No Man's Land

Words and Music: Eric Bogle


Well, how do you do, Private William McBride,

Do you mind if I sit here down by your graveside?

And rest for a while in the warm summer sun,

I've been walking all day, Lord, and I'm nearly done.

And I see by your gravestone you were only 19

When you joined the glorious fallen in 1916,

Well, I hope you died quick and I hope you died clean

Or, Willie McBride, was it slow and obscene?



Did they Beat the drum slowly, did the play the pipes lowly?

Did the rifles fire o'er you as they lowered you down?

Did the bugles play The Last Post in chorus?

Did the pipes play the Flowers of the Forest?


And did you leave a wife or a sweetheart behind

In some faithful heart is your memory enshrined?

And, though you died back in 1916,

To that loyal heart are you ever 19?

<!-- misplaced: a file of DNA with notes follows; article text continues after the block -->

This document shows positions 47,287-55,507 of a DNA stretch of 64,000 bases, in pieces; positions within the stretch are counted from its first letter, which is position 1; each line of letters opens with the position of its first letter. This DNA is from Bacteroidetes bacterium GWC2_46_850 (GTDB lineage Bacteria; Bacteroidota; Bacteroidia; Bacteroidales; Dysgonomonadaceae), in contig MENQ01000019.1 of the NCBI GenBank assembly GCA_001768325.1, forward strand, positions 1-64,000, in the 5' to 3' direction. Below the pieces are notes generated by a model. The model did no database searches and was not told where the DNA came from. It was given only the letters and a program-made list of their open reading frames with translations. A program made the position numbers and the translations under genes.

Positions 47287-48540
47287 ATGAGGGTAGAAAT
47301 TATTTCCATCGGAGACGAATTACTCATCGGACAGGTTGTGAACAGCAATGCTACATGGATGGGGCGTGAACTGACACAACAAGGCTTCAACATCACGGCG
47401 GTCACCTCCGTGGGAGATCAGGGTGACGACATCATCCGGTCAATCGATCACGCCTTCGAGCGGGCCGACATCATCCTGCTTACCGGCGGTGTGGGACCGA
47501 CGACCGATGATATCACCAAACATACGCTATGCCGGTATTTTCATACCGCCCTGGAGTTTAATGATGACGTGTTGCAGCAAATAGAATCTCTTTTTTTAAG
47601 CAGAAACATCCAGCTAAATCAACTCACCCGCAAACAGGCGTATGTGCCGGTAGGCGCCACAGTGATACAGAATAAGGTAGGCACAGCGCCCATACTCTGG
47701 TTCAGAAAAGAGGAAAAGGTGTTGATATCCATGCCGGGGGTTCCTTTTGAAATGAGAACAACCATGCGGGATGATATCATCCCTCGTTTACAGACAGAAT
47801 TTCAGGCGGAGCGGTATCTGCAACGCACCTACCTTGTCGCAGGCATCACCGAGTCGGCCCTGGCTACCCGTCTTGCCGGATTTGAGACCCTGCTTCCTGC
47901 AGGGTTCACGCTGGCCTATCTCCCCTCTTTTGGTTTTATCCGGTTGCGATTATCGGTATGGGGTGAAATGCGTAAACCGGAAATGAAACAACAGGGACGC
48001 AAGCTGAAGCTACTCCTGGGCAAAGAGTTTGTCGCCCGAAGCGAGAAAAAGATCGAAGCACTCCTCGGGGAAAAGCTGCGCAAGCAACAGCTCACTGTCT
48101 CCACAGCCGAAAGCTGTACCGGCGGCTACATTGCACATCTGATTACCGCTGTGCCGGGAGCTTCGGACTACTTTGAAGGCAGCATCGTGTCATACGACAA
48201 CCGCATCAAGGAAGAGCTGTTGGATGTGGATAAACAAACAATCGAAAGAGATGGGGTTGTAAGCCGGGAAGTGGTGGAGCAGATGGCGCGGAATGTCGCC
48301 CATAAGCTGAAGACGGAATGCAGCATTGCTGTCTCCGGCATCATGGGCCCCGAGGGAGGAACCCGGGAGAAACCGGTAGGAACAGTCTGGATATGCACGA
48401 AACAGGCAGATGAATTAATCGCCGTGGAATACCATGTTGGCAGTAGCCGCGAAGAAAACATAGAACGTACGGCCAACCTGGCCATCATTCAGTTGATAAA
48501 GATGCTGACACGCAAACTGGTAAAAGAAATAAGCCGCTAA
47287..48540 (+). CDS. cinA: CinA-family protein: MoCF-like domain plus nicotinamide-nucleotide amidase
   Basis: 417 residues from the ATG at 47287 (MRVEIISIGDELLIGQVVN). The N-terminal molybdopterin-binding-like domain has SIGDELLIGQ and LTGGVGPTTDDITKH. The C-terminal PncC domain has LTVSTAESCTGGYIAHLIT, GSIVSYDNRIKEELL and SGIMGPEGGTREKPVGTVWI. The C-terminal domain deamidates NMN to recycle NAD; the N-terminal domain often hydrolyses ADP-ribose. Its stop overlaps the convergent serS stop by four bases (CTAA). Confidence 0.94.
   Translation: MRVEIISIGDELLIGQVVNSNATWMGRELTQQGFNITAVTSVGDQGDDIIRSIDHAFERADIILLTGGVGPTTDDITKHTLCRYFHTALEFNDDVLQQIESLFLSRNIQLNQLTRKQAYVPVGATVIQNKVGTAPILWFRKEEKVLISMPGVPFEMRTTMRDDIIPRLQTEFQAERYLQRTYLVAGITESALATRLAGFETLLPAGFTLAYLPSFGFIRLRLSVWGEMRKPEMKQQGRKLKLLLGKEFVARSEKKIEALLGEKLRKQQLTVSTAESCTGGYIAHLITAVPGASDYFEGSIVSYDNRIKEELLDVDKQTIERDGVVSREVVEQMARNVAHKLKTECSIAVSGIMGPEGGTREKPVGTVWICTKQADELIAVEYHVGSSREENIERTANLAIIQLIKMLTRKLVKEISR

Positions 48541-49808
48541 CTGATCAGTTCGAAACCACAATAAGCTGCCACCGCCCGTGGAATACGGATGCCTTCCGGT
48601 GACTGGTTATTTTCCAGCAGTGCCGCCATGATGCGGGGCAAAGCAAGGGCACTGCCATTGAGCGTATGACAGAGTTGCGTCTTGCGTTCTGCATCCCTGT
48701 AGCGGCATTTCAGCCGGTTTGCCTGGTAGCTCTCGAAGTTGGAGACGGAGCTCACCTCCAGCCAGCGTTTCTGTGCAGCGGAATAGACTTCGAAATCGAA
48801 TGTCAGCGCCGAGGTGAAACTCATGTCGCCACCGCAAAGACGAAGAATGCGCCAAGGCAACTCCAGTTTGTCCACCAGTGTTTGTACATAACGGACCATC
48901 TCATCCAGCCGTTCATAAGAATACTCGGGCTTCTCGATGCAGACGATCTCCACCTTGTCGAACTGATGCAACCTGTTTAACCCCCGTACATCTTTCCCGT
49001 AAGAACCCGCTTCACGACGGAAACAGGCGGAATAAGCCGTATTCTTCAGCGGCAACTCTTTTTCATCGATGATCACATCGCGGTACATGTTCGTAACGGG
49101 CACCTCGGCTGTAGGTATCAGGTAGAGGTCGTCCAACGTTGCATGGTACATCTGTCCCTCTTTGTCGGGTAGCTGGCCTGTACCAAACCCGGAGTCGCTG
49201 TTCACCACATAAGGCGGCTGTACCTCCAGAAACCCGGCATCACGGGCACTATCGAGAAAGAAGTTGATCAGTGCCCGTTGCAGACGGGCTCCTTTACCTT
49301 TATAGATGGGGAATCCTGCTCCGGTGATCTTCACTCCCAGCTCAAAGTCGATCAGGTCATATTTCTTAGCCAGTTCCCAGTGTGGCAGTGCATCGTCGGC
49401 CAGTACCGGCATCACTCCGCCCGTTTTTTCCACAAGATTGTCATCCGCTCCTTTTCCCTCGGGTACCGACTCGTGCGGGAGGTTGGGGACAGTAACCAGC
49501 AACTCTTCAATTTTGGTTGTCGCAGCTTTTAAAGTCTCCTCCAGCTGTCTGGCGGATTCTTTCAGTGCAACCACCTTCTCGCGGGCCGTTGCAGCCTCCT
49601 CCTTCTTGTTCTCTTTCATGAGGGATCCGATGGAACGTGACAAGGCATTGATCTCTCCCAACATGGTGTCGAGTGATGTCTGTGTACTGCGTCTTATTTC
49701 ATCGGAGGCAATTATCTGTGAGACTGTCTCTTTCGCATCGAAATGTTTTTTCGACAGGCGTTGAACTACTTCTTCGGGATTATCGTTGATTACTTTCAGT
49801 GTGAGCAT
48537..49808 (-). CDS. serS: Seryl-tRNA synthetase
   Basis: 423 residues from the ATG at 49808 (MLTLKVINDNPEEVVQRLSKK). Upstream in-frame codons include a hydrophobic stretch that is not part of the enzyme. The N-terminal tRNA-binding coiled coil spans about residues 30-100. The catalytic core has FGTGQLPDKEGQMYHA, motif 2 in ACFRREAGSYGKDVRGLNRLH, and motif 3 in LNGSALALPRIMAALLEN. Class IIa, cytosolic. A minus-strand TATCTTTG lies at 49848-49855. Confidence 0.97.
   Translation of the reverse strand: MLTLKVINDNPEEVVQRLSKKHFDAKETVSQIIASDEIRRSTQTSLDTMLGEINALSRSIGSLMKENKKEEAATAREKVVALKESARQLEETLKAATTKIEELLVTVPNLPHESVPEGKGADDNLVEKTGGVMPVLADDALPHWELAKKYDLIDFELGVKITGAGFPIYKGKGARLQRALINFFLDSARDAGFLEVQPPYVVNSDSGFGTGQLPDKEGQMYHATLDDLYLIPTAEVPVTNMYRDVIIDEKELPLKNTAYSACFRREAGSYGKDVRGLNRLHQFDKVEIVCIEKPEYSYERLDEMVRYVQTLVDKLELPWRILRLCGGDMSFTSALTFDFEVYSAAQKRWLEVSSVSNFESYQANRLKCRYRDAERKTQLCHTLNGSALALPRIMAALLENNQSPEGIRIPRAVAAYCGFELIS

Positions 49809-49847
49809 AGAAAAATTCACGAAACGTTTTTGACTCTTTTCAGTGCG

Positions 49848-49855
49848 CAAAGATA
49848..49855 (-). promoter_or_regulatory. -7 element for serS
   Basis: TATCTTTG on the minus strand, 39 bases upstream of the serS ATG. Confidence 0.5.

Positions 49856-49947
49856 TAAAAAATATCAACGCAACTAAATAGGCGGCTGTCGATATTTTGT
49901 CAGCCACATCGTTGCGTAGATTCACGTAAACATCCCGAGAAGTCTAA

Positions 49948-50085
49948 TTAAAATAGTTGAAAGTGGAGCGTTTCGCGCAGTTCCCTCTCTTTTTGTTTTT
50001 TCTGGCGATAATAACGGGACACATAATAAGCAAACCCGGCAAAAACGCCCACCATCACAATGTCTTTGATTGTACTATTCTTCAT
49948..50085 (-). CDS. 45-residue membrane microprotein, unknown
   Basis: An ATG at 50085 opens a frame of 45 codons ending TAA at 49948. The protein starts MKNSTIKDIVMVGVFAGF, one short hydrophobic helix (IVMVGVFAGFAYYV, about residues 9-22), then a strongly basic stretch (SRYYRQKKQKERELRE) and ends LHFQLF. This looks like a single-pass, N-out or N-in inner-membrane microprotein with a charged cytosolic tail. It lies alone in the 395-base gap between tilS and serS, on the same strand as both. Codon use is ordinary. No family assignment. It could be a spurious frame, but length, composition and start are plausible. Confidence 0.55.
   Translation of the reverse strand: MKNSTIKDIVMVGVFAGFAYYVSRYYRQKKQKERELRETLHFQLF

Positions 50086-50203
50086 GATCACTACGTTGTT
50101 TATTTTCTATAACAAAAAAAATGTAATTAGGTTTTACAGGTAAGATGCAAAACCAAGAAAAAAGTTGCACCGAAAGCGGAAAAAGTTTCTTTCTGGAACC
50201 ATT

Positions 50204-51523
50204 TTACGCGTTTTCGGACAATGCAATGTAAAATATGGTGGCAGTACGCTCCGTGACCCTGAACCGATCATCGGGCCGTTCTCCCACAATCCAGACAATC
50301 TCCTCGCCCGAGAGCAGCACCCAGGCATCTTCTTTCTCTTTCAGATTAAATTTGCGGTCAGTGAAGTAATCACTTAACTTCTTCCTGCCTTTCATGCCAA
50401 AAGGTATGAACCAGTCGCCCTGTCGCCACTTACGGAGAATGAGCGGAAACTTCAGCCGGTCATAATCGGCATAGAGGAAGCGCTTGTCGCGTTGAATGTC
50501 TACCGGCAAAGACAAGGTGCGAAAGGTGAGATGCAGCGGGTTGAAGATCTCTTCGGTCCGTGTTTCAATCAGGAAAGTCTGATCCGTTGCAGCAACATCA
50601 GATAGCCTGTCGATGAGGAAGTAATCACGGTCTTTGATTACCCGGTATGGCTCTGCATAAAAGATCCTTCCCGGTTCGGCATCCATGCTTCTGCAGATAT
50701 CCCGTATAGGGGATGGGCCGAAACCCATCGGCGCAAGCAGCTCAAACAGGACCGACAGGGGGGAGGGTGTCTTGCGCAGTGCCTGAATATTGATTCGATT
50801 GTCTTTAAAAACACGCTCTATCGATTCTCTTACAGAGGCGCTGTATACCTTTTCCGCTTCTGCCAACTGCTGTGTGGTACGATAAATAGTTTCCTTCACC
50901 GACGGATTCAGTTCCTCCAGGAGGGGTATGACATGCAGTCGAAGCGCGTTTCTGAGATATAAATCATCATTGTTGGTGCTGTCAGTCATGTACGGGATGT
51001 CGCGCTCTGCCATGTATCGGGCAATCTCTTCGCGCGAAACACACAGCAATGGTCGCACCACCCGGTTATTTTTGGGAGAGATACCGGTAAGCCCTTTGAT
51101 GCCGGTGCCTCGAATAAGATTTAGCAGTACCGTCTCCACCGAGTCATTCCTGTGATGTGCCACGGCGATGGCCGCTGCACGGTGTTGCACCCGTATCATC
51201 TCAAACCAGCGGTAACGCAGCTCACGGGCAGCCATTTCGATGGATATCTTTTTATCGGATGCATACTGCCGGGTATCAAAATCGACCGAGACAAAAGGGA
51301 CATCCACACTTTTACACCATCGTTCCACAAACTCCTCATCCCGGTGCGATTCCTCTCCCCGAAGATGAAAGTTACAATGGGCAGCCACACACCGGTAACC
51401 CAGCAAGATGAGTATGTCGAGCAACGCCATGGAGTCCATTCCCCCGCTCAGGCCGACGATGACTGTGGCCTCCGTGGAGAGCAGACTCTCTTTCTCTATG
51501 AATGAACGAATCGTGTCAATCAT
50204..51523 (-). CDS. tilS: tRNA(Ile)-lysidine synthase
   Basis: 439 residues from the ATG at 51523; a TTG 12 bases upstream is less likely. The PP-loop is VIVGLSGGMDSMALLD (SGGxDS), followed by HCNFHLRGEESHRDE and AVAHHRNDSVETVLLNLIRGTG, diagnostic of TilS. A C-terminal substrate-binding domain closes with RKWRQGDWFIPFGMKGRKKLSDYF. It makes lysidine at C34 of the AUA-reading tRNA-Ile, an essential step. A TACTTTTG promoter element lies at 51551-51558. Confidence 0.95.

Or are you a stranger without even a name,

Forever enshrined behind the glass pane,

Of an old photograph, torn and tattered and stained,

And fading to yellow in a brown leather frame?


The sun's shining down on the green fields of France;

The warm wind blows gently, and the red poppies dance.

The trenches have long vanished under the plough;

No gas, no barbed wire, no guns firing now.

But here in the graveyard it's still No Man's Land

The countless white crosses in mute witness stand

To man's blind indifference to his fellow man.

And to a whole generation who were butchered and damned.


I can't help but wonder, now Willie McBride,

Do all those who lie here know why they died?

Did you really believe them when they told you the cause?

Did you really believe that this war could end wars?

For all the suffering, the sorrow, the glory, the shame

The killing, and the dying, it was all done in vain,

Oh, Willie McBride, itís all happened again,

And again, and again, and again, and again.


Copyright Larrikin Music, Ltd.